Posts Tagged: Plastic Surgery Results 4
In “Ethnic Differences Emerge in Plastic Surgery,” a New York Times story published last weekend, writer Sam Dolnick explains how different ethnic groups now tend be in pursuit of one particular type of procedure.
Spiritual beauty is increasingly not enough for ultra-Orthodox women. More and more, plastic surgery is becoming acceptable in a community where it was once unheard of, and rabbis are relaxing their opposition to it, a recent article in Ynet reports.
Religious Jews are notorious for shunning cosmetic alterations to the body — tattoos are a famous no-no.
The Sisterhood Digest:
• The recently released results of an Orthodox Union survey seem to indicate that Orthodox Jewish women have happier marriages than married women in the general U.S. population. Some 74% of women responding to the O.U.’s online poll characterized their marriages as “excellent/very good.” Compare that to the National Marriage Project 2009 poll, in which 60% of American women reported that their marriages to be “very happy.”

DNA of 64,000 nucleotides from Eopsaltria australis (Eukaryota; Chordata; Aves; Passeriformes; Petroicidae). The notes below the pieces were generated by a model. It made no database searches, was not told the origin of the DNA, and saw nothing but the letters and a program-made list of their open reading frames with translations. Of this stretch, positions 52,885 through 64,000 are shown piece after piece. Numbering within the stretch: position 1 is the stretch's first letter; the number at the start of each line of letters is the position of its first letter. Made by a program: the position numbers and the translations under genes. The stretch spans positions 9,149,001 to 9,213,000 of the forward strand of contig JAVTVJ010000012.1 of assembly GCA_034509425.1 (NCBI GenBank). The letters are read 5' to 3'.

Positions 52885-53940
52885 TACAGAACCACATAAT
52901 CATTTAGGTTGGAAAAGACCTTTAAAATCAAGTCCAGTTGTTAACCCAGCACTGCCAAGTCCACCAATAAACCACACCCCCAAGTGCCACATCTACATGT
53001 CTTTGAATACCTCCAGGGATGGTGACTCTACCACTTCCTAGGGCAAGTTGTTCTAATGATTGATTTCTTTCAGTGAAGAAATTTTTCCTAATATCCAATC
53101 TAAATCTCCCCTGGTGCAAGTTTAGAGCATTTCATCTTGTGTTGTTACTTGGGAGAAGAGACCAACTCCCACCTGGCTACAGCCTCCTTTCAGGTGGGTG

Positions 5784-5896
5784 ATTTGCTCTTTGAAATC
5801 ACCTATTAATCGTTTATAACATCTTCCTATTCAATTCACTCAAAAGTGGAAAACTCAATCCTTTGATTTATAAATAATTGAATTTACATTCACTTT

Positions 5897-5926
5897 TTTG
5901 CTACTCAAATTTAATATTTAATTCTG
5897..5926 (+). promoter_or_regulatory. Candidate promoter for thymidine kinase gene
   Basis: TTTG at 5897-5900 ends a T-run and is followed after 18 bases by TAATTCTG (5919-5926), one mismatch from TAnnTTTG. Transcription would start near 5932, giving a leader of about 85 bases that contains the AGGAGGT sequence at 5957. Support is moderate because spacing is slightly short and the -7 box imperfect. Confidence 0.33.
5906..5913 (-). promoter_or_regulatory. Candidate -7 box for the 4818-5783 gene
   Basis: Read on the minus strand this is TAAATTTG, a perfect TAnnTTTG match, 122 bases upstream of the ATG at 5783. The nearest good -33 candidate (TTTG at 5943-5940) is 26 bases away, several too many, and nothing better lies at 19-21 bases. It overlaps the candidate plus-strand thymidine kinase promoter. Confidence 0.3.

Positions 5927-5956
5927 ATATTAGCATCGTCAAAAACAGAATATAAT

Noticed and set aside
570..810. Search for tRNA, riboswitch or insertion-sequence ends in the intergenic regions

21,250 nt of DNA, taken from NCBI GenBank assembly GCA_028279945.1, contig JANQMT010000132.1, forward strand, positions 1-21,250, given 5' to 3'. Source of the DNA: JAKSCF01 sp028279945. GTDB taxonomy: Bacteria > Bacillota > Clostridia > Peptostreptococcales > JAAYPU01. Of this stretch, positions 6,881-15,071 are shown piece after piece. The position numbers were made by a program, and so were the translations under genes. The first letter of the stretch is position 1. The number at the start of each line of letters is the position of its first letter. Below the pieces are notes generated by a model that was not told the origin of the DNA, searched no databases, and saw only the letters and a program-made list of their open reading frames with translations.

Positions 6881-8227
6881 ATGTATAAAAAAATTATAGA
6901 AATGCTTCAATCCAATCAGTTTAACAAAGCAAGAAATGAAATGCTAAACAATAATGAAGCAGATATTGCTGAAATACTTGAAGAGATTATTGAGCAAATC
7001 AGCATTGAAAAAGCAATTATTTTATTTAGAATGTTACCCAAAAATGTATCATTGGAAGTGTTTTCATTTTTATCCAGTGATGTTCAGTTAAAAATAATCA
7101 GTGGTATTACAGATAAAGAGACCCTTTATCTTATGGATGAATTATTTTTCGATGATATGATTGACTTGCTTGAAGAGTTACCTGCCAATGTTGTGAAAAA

The Slate folks recently had an online spat about Congress’s idea to help cover the cost of health care with a 5% tax on elective cosmetic surgery. On the main site Christopher Beam argued against the tax, using studies to show that, despite assumptions that this would only affect the rich, one-third of the people getting plastic surgery make under $30,000 a year, while 86% make under $90,000. He also makes the case that better-looking people are often more productive and higher earners.
Meanwhile, Jessica Dweck, over at Slate’s women’s-interest blog the XX Factor, argues that there is nothing wrong with the so-called “botax.” She thinks that this would be more akin to a sin tax, as opposed to a payroll or an income tax, and best serves as a discouragement to questionable behavior. Dweck writes: